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Opinion

  • "Unacceptable" is the best adjective to describe the escape of two prisoners from Branchville Correctional Facility. To put that another way, we will not tolerate killers and other violent criminals wandering freely in our community.

    Also unacceptable is the failure of a prison-escape-alert system to do its job.

  • Spring has arrived and while all the rain has made it a chore to enjoy the outdoors, the warmer weather has perked up my spirits over the past few days.

    Driving last week after a shower, the spring frogs living in pools of water along Indiana 545 were going mad with their croakings, either celebrating spring or looking for mates.

  • Since the late 1800s the world has come together every two years in the spirit of athletic competition. The best of the best pitting strength, agility and speed against each other during the Olympic games. During these games athletes of all nations, races, religions and cultures put differences aside to test not only their own abilities, but to bring glory to their home countries.

  • I am responding to the March 24 editorial in The Perry County News that makes references to several articles written about the Clintons. I found the editorial appalling and a one-sided approach to this upcoming election.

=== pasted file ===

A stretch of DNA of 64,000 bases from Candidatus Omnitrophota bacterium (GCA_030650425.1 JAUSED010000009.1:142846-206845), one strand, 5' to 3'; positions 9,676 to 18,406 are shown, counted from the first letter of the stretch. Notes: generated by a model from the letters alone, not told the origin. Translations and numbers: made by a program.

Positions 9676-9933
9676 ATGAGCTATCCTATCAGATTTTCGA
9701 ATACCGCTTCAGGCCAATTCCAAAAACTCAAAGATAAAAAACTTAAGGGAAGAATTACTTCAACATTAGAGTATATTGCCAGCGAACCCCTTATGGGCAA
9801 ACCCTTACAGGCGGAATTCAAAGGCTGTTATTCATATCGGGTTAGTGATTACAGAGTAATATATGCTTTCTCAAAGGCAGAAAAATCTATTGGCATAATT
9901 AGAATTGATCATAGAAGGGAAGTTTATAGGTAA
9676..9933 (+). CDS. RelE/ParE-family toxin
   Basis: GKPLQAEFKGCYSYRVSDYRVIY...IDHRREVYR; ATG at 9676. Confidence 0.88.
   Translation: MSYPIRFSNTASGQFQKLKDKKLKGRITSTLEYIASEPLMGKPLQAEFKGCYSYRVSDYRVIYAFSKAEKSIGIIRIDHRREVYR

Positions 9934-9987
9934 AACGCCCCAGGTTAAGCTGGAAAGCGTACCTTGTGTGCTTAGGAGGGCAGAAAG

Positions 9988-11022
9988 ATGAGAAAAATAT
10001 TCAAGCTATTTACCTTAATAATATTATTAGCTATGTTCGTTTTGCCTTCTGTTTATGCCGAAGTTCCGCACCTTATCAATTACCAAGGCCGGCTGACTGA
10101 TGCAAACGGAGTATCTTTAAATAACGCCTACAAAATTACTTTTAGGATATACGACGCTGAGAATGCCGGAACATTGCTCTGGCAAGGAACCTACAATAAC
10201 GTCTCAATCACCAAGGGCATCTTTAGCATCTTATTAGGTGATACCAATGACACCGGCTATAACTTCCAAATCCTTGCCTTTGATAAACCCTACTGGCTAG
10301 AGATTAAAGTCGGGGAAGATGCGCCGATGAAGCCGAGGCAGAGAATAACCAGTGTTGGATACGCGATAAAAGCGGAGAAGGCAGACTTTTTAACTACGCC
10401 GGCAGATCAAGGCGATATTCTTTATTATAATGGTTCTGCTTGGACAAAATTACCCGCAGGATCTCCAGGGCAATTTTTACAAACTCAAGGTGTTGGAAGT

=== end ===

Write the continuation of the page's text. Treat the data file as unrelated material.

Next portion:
Your paper seems to be in lockstep with most of the national media in an obvious attempt to spin everything in a negative and biased way against the Clinton camp.

  • Stay out of the kitchen. I'm reminded of that old adage while catching hell for something in the paper. My backside has been warmed lately for a pair of stories. But that's nothing new really. I still hear complaints about stories published years ago, old grudges some people wear like chips on their shoulders.

    I received two calls about the front-page story on last month's story on the D-Boys, the alleged gang blamed for beating up a Kentucky man. Police carted a few D-Boys to jail and the youth detention center and the cases are working their way through the justice system.

  • If you watch any of the old television shows from the 1950s, one of the attractions is the "new cars" driven by the characters. Those '57 Chevys, '56 Caddies, '58 Fords, and '59 Vettes that are considered ultra-classics these days were the cars you bought right from the dealer's showrooms in those days.

    Today, they cost many times what they did then.

  • In 2007 it came to the attention of the Humane Society of Perry County that there is a growing problem in Cannelton, Tell City and Troy, with feral alley cats. These feral cats that are not claimed are living all over the county and breeding beyond control.